Posted by: Sandy Steinman | April 11, 2017

Anza-Borrego Wildflower Update 4/10/17

Anza-Borrego Desert Natural History Association reports

he low elevation bloom in the valley floor is now gone but there are still many washes and canyons in higher elevations to explore with cacti in bloom, shrubs and annual flowers.  

Mine Wash:  The drive to the village site at Mine Wash is beautiful with Spiny Senna (also called Desert Cassia) contrasting their yellow blooms with the green and orange of the ocotillo.  If you stop and walk, you will find other colors, too, with the purples and blues of desert lavender and indigo bush; the pinks hedgehog and beavertail cacti;  and white/cream of pincushion flowers and brown-eyed primroses.  Even more yellow accents are provided by desert dandelion, poppies, brittle bush and creosote. – Report from Marcy Yates

The Borrego Palm Canyon Trail – Just a few miles from the center of town; this popular hike is still a good place to explore for flowers and desert scenery.

The higher elevation Culp Valley, around Pena Spring is also a good place to explore right now.

Fages-Cal Riding & Hiking Trail – Pacific Crest Loop  Hiking Details
On a return visit to this higher elevation hike they report s
mall fields of Douglas’ violet, Viola douglasii, California buttercup and Ranunculus californicus.  Larger fields of California goldfields, Lasthenia gracilis and Erodium.  From the scrups Cup leaf ceanothus, Ceanothus perplexans was in excellent bloom, at higher elevations.

Best recommendation for Drive-By/Easy Access Flowers: Starting at the ABDNHA Borrego Desert Nature Center to pick up a free flower location map, you’ll see our blooming Botanical Garden; then head north on Borrego Springs Road to see the metal statues.

Recommended: Drive DiGiorgio Road to the end of the pavement, park, and get out to see up close Desert Lilies, Spectacle Pod, Sand Verbena, Desert Sunflowers. For those who want to drive the (2WD accessible) dirt road beyond the end of DiGiorgio Road into Coyote Canyon for a couple miles to “Desert Gardens,” you will see even more blooms (Poppies, Desert Dandelions, and just beginning to bloom are the Ocotillo and Beavertail Cactus).

Recommended: Drive north on Borrego Springs Road to the point where it turns sharply to the right and heads east.  Pull onto the dirt road on the left side of the road right at the turn. Park and walk around to see blooms and scultures.

Arroyo Salado Campground: East on S22 to the Borrego Badlands and Arroyo Salado Campground to see lots of Desert Lilies beyond the last campsite.

Easy Hiking:  In Full Bloom: Henderson Canyon at the west end of Henderson Canyon Road (See Desert Lilies, Chicory, Phacelia, a variety of cactus, metal statues, and mountain views).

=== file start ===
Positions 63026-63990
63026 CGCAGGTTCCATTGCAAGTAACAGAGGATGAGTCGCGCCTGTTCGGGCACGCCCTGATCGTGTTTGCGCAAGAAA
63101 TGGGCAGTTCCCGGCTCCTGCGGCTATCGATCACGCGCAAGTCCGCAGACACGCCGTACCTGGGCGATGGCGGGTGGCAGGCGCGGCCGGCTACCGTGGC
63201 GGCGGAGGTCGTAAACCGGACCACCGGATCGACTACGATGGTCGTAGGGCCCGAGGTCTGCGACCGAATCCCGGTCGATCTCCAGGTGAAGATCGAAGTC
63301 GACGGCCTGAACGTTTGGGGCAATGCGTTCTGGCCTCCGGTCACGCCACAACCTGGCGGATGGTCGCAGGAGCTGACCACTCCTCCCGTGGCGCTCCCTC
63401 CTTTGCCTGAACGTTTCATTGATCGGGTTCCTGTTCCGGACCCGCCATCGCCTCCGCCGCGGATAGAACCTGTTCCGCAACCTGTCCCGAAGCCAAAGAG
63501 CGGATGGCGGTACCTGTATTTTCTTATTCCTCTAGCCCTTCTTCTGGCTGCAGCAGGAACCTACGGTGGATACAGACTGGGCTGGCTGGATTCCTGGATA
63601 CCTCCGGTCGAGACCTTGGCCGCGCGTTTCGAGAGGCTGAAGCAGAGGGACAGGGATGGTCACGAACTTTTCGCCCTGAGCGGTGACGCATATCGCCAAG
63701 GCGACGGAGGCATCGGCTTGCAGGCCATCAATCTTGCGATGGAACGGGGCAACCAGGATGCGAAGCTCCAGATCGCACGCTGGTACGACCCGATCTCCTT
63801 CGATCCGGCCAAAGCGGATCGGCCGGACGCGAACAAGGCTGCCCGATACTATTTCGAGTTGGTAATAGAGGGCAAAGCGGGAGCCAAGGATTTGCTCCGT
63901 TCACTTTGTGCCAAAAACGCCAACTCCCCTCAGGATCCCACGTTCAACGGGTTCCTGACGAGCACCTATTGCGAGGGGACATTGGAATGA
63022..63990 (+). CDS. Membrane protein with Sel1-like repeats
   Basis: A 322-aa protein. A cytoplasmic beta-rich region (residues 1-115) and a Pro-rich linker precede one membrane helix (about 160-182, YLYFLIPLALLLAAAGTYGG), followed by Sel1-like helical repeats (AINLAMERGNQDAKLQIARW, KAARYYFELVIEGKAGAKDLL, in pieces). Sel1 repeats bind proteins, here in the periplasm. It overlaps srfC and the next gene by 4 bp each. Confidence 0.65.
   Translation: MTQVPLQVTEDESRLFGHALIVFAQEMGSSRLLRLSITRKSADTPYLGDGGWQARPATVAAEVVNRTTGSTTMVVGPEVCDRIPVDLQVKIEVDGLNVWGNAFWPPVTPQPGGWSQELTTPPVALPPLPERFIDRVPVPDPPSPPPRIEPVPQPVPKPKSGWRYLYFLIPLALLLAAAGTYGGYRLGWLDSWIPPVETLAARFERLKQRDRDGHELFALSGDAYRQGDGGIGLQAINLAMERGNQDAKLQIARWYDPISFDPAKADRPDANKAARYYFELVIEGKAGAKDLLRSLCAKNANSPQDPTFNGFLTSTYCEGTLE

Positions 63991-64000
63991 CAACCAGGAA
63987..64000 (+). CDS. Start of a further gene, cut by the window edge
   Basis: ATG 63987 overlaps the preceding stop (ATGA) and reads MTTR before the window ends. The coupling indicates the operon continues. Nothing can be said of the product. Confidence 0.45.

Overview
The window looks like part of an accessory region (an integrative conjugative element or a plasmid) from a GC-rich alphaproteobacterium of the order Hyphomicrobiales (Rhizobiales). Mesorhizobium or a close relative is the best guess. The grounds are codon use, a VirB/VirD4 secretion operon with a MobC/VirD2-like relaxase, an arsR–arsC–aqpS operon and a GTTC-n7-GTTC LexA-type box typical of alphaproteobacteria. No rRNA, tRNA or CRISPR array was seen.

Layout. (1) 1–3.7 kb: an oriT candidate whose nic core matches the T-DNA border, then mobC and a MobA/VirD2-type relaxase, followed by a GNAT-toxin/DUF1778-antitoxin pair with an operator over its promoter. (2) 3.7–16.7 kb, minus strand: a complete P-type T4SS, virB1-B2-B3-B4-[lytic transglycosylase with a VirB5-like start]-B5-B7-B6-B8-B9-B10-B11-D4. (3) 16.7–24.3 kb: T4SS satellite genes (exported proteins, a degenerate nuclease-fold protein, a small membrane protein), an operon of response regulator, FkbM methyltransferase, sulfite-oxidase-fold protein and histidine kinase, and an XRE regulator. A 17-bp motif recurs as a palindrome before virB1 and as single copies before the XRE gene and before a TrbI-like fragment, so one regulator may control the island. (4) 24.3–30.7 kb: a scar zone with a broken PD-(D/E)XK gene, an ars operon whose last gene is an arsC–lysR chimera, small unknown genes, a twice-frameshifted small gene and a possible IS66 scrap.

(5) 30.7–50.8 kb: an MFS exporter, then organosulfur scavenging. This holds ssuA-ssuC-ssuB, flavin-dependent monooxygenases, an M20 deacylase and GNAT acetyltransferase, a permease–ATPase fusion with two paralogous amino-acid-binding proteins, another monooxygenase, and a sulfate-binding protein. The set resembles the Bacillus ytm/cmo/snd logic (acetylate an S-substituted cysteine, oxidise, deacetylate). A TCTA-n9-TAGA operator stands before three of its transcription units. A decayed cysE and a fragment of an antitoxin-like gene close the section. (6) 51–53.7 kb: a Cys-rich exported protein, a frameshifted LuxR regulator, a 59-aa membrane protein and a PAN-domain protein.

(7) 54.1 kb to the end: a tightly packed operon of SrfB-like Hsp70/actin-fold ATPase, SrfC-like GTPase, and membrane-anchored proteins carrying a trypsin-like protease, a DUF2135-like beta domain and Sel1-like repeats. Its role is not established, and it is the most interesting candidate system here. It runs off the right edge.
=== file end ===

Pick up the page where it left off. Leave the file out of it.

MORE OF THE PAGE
Easy Hiking: Little Surprise Canyon on the west end of S22 about one-third mile south of Palm Canyon Drive (Ghost Flowers, Barrel Cactus, Desert Lavender, beautiful rocks and views on the return walk).

See photos at  Anza-Borrego Desert Wildflowers Update


Anza- Borrego Desert Wildflowers most recent posts

4/8 A return to our loop hiked at 2/1, it was good then, now even better.
The main purpose was to check the flower color of Horsfordia and to count Carlowrightia arizonica.
Carlowrightia arizonica to our surprise were in such good bloom, that they were very easy to spot. We’ve never seen them this big and in full bloom.
Other very good blooming plants: Rock hibiscus, Hibiscus denudatus and Desert willow, Chilopsis linearis arcuata.
The strongest smelling plant of the hike: Catclaw acacia, Senegalia greggii.
Finally blooming Desert woolly star, Eriastrum eremicum eremicum in fair numbers and Wire lettuce, Stephanomeria pauciflora pauciflora in low numbers.
Desert sand verbena, Abronia villosa villosa doing fine, so this happens when they don’t get eaten, they bloom rather long period of time.
Again a close encounter with a rattlesnake.
We found: Carlowrightia arizonica.
Species in bloom below 3000 feet: 83 + 3 along the Carrizo wash road.
Pictures: Rockhouse canyon – Four Frogs canyon loop

4/7 This hike takes us to the upper part of a Glorietta Canyon fork.
Grass (Red brome, Bromus madritensis rubens) is very dominant in the area, leaving less room for annuals.
In unusual high numbers: Blue Dicks, Spanish houses.
In unusual low numbers: Woolly Star (non found).
Species in bloom above 3000 feet: 94
Pictures: Culp Valley – upper Glorietta Canyon loop

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